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4. Send emails on a schedule.
Matthew Daily, managing director at Tiger Financial, says that sending emails at predetermined times can help with worker productivity. For example, instead of reaching out to his team whenever he thinks about something he wants to share, he sends it the next morning.
“We’ve conditioned our workforce to expect managerial emails to only come once in the morning. This gives them the mental freedom to carry on with their work with fewer distractions, as they would otherwise pause their task if my email popped up in their inbox,” Daily explains.
Calloway Cook, president of Illuminate Labs, likes to send end-of-week summary emails every Friday afternoon. “It's good for your team to go into the weekend understanding at a high-level what the business accomplished that week. It's easy for employees to get tunnel vision when they're focused on their individual tasks, but this type of email can keep them motivated and help them understand how their work is positively impacting the company.”
5. Make sure your email conveys the right tone.
Tone is easily misinterpreted in text. Normally, people use facial expressions and voice to accurately assign tone to words. Emails don’t have that luxury, and there are plenty of stories from the corporate world to support this theory. If you haven’t experienced it for yourself, ask any of your colleagues to see how common misinterpreting tone is.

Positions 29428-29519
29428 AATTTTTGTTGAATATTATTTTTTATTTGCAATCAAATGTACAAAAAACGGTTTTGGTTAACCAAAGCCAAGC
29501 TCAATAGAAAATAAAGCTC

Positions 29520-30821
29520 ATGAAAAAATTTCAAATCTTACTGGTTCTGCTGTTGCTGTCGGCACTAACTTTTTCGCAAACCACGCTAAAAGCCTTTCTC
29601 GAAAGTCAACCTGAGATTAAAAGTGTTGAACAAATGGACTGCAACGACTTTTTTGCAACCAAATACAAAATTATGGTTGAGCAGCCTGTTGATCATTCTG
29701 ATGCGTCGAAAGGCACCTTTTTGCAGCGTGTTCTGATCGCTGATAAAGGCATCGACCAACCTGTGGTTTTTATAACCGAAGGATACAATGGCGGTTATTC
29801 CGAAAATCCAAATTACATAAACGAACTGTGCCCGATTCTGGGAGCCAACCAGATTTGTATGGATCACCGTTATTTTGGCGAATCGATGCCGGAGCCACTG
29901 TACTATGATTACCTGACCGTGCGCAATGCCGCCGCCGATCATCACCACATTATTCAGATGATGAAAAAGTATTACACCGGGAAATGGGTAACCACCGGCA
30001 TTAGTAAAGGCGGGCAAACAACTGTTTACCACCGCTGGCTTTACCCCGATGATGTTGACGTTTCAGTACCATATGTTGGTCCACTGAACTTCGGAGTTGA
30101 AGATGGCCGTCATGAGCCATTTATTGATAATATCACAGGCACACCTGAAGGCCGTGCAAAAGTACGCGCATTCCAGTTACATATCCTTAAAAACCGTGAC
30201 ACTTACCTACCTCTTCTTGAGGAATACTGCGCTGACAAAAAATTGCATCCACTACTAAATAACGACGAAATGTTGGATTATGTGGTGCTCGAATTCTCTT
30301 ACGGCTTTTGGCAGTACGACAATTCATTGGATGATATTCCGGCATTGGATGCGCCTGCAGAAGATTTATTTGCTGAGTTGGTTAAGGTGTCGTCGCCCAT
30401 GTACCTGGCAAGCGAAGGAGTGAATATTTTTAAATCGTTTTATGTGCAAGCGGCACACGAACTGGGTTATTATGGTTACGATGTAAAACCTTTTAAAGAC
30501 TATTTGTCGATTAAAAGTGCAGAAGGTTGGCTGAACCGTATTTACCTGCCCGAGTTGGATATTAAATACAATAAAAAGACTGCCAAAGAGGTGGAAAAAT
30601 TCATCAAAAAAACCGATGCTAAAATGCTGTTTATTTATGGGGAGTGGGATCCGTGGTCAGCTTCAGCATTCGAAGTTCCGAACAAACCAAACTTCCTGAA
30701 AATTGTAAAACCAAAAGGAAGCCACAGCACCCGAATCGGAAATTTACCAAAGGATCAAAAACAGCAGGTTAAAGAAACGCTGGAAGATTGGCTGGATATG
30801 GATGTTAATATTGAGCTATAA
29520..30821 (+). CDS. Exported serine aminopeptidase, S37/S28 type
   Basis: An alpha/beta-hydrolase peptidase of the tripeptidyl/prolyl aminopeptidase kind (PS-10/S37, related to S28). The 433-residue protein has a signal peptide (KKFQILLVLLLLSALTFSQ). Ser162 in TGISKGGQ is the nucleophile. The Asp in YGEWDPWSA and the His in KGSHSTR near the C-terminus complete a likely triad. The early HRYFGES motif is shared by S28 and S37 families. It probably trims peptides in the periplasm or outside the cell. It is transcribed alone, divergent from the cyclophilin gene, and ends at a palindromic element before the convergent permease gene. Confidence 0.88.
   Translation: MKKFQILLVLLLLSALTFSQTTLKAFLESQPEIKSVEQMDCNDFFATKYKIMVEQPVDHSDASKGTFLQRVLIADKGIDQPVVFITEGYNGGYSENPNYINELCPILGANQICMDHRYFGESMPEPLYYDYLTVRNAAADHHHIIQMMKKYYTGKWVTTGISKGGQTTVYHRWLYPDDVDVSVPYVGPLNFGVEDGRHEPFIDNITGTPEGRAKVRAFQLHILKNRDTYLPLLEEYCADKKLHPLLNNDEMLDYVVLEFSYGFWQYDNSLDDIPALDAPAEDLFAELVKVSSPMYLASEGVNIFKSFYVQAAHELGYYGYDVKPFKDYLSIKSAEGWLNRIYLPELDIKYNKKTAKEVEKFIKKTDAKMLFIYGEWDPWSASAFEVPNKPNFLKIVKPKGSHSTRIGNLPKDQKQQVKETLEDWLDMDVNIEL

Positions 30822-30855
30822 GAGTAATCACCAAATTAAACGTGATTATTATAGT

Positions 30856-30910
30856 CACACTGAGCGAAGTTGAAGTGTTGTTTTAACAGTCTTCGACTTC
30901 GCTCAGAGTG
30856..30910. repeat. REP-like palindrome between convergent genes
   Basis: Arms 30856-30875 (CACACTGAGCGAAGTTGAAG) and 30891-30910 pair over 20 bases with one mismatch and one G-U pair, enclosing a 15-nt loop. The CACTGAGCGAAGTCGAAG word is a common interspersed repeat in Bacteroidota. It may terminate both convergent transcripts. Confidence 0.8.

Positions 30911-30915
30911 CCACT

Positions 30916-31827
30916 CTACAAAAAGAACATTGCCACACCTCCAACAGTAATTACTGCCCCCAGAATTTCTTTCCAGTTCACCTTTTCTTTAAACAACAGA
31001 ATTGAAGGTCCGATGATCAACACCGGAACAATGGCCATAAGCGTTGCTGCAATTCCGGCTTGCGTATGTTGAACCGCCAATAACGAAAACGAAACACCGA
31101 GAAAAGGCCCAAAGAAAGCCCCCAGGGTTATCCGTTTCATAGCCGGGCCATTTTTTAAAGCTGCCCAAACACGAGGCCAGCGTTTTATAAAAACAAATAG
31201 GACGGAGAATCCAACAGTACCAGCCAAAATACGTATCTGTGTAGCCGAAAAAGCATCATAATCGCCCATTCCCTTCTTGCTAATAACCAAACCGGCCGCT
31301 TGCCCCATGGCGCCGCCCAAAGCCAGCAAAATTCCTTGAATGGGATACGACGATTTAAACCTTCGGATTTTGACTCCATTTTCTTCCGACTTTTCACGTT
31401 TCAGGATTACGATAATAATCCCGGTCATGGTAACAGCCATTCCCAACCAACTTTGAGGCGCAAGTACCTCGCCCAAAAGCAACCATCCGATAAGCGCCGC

“With internal email communication, people gauge tone from word usage, capitalization, and even sentence length,” says Carol Tompkins, business development consultant at AccountsPortal. “To avoid the recipient misinterpreting my feelings or intent on the matter, I phrase my words unambiguously and use capitalization where appropriate.”
6. Use an appropriate subject line.
“A well-written, relevant, and concise subject line is an essential part of an email,” says Tompkins. A good subject line will clearly indicate what the email is about and help the reader prioritize the email, prompting them to open it and take the necessary action in a timely manner. In contrast, confusing or blank subject lines are more likely to be ignored or even marked as spam.